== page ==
By: Joe Holz, Director of Sales | Originally Posted: Feb. 10, 2016 | Updated: June 6, 2022
Emergent aquatic plants typically grow along the banks of ponds or lakes, or in shallow marshy areas. Some may not be considered aquatic vegetation, but can still survive in wet soils for an extended period. Unlike submerged vegetation, emergent plants are rigid and can stand on their own without support from water.
Emergent vegetation can be considered desirable or undesirable. It all depends on balance and what you like to see. These can be very beneficial as a nutrient buffer, as they manage to block or at least slow down nutrients that are entering the pond due to runoff. Emergent plants also serve to stabilize the shoreline and reduce erosion. Deep rooted vegetation keeps the shoreline intact. Furthermore, desirable emergent plants provide wildlife with food and habitat.
Below are a few common emergent aquatic plants and some information about them.
Pickerel Rush (Pontederia cordata)
Pickerel Rush is an aquatic plant that produces a purple flower. It is often sold in water garden stores as it is great for the banks of ponds and water gardens. It uses up and blocks some of the runoff nutrients entering the pond and they add a touch of beauty to your body of water.
Cattails (Typha spp.)
Cattails are probably the most recognizable emergent aquatic plant in and around water. They have tall stalks or stems with long green leaves as well as a very recognizable 6-8” brown cylindrical spike. This spike produces seeds that are needed for reproduction. Cattails serve as a shelter for wildlife and as a food source for aquatic rodents, such as Muskrats. However, they can spread rapidly if not controlled.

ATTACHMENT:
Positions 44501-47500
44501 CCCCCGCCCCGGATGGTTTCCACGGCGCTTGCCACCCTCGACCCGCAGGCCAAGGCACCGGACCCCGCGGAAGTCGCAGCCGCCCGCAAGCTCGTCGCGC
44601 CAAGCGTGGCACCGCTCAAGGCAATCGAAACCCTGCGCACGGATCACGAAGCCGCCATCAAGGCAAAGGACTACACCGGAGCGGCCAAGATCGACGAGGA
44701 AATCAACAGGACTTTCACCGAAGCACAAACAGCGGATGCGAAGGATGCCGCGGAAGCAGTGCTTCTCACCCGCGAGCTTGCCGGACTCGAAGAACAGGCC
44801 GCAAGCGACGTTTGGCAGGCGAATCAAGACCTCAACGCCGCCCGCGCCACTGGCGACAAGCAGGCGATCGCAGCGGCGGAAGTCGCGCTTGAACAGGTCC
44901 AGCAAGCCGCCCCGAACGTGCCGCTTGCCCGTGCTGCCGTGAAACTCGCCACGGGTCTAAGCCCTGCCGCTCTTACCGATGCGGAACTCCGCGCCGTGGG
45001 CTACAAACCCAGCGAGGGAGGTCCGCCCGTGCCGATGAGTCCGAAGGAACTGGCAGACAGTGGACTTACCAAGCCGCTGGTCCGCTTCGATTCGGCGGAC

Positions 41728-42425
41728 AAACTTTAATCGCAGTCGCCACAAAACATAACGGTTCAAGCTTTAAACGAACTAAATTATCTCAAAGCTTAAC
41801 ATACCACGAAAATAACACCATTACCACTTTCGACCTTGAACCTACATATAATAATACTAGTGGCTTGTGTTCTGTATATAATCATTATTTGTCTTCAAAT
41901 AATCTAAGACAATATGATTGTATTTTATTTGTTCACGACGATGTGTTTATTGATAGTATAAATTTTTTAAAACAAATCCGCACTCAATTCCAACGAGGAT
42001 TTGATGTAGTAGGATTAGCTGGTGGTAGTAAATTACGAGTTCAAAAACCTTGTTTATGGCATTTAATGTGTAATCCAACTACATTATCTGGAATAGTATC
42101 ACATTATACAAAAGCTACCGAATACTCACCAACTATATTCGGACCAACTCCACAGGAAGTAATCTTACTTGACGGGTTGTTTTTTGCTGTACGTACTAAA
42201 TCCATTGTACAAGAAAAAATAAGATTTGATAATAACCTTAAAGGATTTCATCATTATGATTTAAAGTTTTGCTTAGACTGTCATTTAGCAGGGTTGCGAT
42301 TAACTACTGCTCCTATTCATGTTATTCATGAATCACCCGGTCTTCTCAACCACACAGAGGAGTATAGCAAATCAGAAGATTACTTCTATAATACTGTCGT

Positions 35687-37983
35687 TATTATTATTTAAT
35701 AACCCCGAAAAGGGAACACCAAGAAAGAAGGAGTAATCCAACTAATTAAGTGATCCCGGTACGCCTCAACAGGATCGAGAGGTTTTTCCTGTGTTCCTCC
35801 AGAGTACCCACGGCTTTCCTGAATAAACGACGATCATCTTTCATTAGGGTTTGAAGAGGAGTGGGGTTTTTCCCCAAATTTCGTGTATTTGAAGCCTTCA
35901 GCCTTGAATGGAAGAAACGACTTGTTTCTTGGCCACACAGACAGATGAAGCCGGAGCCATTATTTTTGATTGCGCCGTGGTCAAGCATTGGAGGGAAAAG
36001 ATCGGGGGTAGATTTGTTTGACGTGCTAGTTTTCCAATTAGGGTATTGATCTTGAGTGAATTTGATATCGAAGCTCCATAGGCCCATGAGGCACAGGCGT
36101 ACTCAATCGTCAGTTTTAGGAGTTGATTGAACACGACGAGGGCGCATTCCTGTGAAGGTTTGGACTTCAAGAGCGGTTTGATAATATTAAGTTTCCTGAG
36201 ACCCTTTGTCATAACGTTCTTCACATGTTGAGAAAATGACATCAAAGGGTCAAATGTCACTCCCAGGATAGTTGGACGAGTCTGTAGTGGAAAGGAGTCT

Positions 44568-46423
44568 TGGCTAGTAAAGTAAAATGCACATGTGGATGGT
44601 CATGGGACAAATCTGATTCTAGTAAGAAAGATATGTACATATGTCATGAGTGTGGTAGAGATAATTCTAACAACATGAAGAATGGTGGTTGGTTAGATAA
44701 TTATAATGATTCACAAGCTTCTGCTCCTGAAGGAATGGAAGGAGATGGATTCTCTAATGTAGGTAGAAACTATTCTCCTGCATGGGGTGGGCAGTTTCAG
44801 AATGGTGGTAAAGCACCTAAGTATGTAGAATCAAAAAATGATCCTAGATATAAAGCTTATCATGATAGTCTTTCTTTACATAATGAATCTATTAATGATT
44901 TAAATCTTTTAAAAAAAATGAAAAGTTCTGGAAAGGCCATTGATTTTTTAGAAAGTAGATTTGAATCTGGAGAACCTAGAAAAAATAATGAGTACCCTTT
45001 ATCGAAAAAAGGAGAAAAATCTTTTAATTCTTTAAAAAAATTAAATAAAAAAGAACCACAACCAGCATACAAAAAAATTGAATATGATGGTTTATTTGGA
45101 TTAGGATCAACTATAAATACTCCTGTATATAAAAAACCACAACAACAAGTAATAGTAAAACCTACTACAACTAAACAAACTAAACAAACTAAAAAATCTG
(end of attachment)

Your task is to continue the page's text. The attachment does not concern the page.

Arrowhead (Syngonium spp.)
There are several species within the arrowhead family. This plant is named after its “arrowhead” shaped leaves. It has white flowers that are in whorls of 3 with a yellow center. Arrowhead is a good plant to use for soaking up nutrients. Regardless, it needs to be kept in check to prevent over population.
Bog Moss (Mayaca fluviatilis)
Bog Moss is usually found in wetlands or wet areas around ponds in creeping mats. It is a small, dark green branched plant with leaves spirally arranged on the stem. Additionally, it produces small pick flowers that have 3 petals. Bog Moss serves to block runoff nutrients from entering the water.
Water Primrose (Ludwigia spp.)
Water Primrose can be an emergent aquatic plant or a submerged one depending on the species. It has stems that grow horizontally that produce leaves which alternate along them, and it has wiry roots. The stems become erect during the flowering stage. Depending on the species and location, they usually bloom from April to September. Generally, Water Primroses are considered to be a desirable aquatic plant.
Spikerush (Eleocharis spp.)
Spikerush cover a wide range of species. They get their name from their stems that are topped with a terminal spike. Most grow in moist soil, shallow ponds, marshes, and wetlands. Spikerush can cover many acres and serve as a shelter for certain wildlife. Certain species of Spikerush are used as a food source for birds and other animals, as well as for human consumption.
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